Learned an interesting thing about lifting heavy things with ropes. You have to think about the possibility that they will swing BEFORE lifting, not just as they're about to leave the ground. I realized the obvious just as this one was about to take off. I was not able to react fast enough, and it swung into the Kubota's bumper. No damage, but something to think about in the future.

The rock looks small in the photo, but it was large enough to disturb the tractor. Biggest one I've moved yet.
06 17 19 big rock tied to kubota forks small.jpg
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spro
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Re: Preparing Machines for Moving

Post by spro » Tue Jun 18, 2019 6:05 pm

While it is difficult to surmise, that rock looks like a meteorite buried underground for ages. I would take a chisel and find what it is made of. Sure I'm stupid but not all rocks are the same. Where did it come from ? it wasn't river rock . Some ancient volcano spewed it high or maybe used for fill? Either way, it is an intact ancient rock. If you break it open, you can read what is by the striations and grains and minerals. There is beauty inside these things too.

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SteveHGraham
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Re: Preparing Machines for Moving

Post by SteveHGraham » Tue Jun 18, 2019 7:31 pm

It's some kind of calcium-based rock. In South Florida, the underground structure is oolite, which is a light stone made of loosely compacted shells and corals. Up here, it's sort of similar, but there are no air holes in it, and it's heavy. It's pretty hard. Some of the rocks here chip like flint.
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spro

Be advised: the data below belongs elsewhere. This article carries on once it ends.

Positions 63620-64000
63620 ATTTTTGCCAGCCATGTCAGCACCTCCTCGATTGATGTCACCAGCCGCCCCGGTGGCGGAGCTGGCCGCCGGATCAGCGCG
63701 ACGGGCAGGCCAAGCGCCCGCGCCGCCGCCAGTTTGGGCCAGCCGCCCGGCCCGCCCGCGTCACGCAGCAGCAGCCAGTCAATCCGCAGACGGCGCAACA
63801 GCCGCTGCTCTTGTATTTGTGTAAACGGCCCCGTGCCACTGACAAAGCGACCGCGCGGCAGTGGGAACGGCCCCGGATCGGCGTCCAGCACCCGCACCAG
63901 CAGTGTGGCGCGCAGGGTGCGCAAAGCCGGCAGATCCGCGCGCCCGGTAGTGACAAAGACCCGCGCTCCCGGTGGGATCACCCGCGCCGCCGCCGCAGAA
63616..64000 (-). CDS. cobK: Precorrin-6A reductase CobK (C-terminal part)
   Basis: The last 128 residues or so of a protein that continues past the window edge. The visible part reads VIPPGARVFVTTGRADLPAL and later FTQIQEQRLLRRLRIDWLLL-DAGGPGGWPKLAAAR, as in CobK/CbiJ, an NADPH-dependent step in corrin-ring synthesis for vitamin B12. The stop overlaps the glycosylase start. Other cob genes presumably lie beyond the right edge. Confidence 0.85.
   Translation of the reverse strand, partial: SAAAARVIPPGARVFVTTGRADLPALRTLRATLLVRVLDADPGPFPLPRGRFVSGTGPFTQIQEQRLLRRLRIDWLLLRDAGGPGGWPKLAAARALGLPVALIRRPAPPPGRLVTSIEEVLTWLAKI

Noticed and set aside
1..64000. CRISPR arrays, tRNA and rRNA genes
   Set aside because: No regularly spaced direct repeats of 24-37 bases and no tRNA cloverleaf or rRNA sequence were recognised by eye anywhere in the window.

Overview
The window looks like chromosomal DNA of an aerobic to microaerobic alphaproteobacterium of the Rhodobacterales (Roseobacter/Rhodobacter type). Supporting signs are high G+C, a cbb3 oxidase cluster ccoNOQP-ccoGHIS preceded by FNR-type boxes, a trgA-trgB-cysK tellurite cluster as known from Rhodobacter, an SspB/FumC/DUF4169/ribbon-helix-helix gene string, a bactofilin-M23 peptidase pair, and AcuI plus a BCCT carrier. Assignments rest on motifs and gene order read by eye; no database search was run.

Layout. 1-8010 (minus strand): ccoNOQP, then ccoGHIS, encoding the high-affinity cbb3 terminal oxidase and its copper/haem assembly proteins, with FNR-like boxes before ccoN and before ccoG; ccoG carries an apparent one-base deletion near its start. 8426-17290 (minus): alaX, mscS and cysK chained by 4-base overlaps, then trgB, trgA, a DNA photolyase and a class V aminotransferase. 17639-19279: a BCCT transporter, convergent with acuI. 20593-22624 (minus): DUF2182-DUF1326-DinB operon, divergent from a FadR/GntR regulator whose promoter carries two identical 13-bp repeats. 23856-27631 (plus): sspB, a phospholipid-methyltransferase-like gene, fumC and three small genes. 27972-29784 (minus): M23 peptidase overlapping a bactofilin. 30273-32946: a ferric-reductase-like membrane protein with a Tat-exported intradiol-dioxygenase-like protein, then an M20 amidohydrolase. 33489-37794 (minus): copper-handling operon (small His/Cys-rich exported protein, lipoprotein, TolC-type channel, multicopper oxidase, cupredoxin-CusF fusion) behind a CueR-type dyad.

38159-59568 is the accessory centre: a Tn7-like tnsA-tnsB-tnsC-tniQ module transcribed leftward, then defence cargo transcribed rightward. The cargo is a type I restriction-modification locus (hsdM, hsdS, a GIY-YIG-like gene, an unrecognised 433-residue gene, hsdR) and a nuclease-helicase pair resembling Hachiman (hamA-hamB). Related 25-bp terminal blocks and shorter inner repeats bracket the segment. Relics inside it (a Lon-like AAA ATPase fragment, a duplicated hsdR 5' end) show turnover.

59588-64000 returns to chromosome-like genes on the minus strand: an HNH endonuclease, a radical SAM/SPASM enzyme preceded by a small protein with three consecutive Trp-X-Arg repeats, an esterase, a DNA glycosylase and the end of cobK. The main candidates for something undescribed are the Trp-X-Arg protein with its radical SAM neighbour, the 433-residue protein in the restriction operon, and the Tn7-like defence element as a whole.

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Re: Preparing Machines for Moving

Post by spro » Tue Jun 18, 2019 10:58 pm

It has become a rock which holds secrets. I know you don't have time for this now.

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Re: Preparing Machines for Moving

Post by spro » Wed Jun 19, 2019 2:35 pm

I really don't want to abuse this thread further but there was a reason. When I was really young, living in Tennessee, I was exploring everything . There was the normal type rock of the mountains and different type of different ranges. The calcium or shale type were already blown thru for highways and left remarkable cliffs ( which kids like just had to scale) . When at creek beds, I found totally different rocks and even then, wondered where they came from. I took to splitting them apart to see what was in there. For a short time I figured that I could lick the insides of a split rock and sort of taste what it was composed of. Heck, I was a kid and Dad was away in Alaska. I believe, on "long distance" he cautioned to not lick any rock. He did send a package from where he was stationed in Alaska. It was full of different rocks. Most were probably from the beaches and others, inland. I had never seen rocks as these. Some were deep black, others white with shimmering crystals, jade and amber. That box remains somewhere. I split one and wished I hadn't . So I guess I have rocks in my head :lol: